When a reporter asked Wang if this was a possible future scenario for Taiwan some 500 years from now, he said it was very possible, and that these issues needed to be addressed now, if only as a thought exercise, and even if it all sounded like a science fiction movie script. When the same reporter asked acclaimed British scientist James Lovelock if such a scenario for Taiwan were likely, he said in an e-mail: “It may very well happen, yes.”
We humans cannot engineer our way out of global warming, although scientists who believe in geo-engineering have offered theories on how to do it. There are no easy fixes. Humankind has pumped too many greenhouse gases into the atmosphere, the result of the industrial revolution that gave us trains, planes, automobiles and much more, enabling us to live comfortable and trendy lives — and now there is so much carbon dioxide in the atmosphere that the Earth cannot recover.
Forget using your reusable steel chopsticks at Taipei eateries, forget planting more trees around the island, forget cleaning up the polluted rivers of Taiwan, forget trying to be more “green” in your daily life. Taiwan, like the rest of the world, is doomed to a bleak future full of billions of climate refugees seeking shelter in the far north, and in places like New Zealand, Tasmania and Antarctica in the far south.
Meetings in Copenhagen and Rio de Janeiro and at the UN in Manhattan will not stop global warming.
What we need to focus on now is preparing future generations for what our world will become in the next 500 years and how best to survive it.
For the next 100 years or so, life will go on as normal in Taiwan. There is nothing to worry about now. For the next 100 years posh department stores will hawk their trendy items, computer firms will launch their latest gadgets and airline companies will continue to offer passengers quick passage here and there, to the Maldives and to Manhattan, for business and for pleasure.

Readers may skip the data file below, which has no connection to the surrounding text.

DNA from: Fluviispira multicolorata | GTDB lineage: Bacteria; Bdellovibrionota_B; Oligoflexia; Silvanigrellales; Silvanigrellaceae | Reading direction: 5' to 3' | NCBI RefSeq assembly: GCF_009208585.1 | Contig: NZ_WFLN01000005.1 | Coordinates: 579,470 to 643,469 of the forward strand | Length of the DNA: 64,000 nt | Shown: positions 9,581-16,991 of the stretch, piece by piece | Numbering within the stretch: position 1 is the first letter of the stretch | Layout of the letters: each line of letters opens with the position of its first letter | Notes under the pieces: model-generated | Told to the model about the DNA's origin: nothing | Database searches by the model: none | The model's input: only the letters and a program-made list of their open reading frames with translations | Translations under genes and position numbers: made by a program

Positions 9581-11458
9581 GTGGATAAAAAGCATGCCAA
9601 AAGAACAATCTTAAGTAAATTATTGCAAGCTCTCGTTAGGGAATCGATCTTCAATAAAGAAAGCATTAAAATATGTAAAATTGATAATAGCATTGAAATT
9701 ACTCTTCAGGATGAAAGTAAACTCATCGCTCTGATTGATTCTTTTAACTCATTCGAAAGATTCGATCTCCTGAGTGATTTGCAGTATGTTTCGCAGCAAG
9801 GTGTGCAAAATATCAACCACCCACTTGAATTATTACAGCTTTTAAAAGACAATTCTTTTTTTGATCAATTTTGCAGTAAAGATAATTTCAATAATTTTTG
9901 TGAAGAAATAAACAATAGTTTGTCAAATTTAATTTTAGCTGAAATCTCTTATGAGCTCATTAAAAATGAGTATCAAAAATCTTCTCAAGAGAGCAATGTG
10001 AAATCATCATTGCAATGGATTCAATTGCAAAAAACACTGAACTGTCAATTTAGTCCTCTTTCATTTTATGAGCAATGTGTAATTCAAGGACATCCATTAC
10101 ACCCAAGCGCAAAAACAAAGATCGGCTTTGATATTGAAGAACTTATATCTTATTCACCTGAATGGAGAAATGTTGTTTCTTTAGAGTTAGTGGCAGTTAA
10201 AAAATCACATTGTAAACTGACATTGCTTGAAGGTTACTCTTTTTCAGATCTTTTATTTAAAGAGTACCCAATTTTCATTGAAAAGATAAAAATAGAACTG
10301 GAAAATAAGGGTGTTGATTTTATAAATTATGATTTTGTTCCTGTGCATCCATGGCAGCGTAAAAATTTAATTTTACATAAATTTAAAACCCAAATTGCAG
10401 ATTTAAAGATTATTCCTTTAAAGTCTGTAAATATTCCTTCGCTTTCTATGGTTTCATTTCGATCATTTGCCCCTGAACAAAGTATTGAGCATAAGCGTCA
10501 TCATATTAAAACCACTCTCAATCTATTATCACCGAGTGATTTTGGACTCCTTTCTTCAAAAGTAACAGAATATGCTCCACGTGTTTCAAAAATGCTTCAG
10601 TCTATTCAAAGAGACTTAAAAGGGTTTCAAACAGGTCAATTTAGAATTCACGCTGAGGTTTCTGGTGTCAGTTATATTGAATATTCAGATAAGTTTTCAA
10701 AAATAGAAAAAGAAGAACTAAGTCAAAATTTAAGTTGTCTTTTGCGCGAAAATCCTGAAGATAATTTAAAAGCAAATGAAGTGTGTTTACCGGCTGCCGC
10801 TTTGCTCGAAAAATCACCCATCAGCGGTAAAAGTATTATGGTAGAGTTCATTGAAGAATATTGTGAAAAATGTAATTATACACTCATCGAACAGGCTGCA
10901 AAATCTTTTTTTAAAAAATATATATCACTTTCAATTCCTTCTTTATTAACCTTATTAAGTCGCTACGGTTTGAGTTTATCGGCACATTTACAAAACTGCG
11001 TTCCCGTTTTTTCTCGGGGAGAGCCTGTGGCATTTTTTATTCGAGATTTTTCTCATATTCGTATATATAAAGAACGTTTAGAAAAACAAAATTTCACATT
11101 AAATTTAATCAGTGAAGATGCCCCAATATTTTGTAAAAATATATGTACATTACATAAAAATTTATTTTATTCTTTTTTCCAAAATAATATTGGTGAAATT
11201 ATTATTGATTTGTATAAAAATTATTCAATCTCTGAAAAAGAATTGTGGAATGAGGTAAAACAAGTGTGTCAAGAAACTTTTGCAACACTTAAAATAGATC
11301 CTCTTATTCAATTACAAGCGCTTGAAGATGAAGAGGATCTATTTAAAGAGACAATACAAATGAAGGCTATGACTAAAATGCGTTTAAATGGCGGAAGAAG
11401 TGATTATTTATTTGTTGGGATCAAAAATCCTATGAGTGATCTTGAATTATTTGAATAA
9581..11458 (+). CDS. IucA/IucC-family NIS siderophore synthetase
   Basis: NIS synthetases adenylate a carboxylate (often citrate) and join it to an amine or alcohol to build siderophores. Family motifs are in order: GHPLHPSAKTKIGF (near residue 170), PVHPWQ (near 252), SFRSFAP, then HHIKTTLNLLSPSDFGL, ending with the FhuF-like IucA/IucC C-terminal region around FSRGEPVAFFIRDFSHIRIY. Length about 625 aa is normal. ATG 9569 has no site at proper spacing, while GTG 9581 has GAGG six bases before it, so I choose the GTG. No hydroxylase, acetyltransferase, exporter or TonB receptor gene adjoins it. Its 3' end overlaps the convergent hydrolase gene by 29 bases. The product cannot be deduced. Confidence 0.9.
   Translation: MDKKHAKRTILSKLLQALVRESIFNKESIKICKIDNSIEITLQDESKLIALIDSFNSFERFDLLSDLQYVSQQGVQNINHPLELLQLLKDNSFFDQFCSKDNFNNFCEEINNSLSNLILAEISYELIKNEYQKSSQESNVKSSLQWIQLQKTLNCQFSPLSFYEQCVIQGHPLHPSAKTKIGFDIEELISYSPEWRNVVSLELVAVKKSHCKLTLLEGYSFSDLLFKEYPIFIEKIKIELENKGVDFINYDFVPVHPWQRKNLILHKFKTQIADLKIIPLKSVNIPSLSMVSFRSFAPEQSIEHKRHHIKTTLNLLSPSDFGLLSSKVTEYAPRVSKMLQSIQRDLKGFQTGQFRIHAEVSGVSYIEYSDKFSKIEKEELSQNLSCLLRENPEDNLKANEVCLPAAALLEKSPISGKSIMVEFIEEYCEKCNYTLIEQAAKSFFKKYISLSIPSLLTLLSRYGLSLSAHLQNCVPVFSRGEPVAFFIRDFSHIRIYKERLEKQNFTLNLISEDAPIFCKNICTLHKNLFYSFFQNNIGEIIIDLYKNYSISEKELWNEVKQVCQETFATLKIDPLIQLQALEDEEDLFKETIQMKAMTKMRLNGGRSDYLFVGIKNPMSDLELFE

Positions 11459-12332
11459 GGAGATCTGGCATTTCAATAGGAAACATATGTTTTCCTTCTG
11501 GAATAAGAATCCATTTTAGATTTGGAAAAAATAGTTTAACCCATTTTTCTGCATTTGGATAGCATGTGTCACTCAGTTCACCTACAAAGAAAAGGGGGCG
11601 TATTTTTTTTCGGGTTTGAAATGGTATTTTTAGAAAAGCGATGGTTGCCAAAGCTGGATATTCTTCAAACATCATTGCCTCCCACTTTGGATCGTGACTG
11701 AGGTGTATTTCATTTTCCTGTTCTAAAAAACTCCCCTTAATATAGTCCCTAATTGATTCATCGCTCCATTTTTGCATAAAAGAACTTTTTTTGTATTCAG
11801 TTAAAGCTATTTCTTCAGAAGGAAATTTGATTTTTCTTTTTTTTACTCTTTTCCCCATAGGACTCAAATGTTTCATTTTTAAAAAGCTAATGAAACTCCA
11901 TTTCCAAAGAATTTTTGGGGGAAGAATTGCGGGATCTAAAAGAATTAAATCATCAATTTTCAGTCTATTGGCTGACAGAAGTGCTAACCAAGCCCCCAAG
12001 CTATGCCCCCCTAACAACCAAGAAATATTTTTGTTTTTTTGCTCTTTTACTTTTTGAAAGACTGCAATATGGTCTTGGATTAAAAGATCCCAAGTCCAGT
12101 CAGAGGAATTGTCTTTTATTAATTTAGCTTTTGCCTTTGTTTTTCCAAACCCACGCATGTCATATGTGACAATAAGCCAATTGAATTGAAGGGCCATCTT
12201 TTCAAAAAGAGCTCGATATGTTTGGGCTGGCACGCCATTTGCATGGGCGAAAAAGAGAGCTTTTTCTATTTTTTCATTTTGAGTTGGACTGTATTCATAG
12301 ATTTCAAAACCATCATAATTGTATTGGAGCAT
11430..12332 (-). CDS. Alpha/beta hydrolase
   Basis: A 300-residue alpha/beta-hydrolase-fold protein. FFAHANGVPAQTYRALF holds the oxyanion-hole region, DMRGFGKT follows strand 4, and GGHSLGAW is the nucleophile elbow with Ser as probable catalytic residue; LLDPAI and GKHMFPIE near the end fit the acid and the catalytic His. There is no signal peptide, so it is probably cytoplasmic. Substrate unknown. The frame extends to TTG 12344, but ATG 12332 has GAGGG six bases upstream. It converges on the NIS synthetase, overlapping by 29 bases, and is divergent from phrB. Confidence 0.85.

But in the next 500 years, according to Wang and other scientists who are not afraid to think outside the box and push the envelope, things are going to get bad. Unspeakably bad.
Those of us who are alive today won’t suffer, and the next few generations will be fine, too. The big trouble will probably start around 2200 — Wang says 2100 for Taipei — and last for some 300 years or so.
By 2500, Taiwan will be history, as will the nations of Africa, Asia, North America and Europe.
We are entering uncharted waters, and as the waters rise and the temperatures go up, future generations will have some important choices to make: where to live, how to live, how to grow food, how to power their climate refugee settlements, how to plan and how to pray.
In a recent op-ed on this page (“Taiwan remains oblivious to climate,” Dec. 14) Chen Meei-shia (陳美霞), a professor of public health at National Cheng Kung University, said “the lives of most Taiwanese are based on the aspiration to and an obsession with consuming large amounts of products.” One can therefore conclude that most people in Taiwan are not interested in thinking about the future impact of climate change on their country.
This attitude does not bode well for the future of Isla Formosa, the “beautiful island.”
Dan Bloom is a writer based in Chiayi.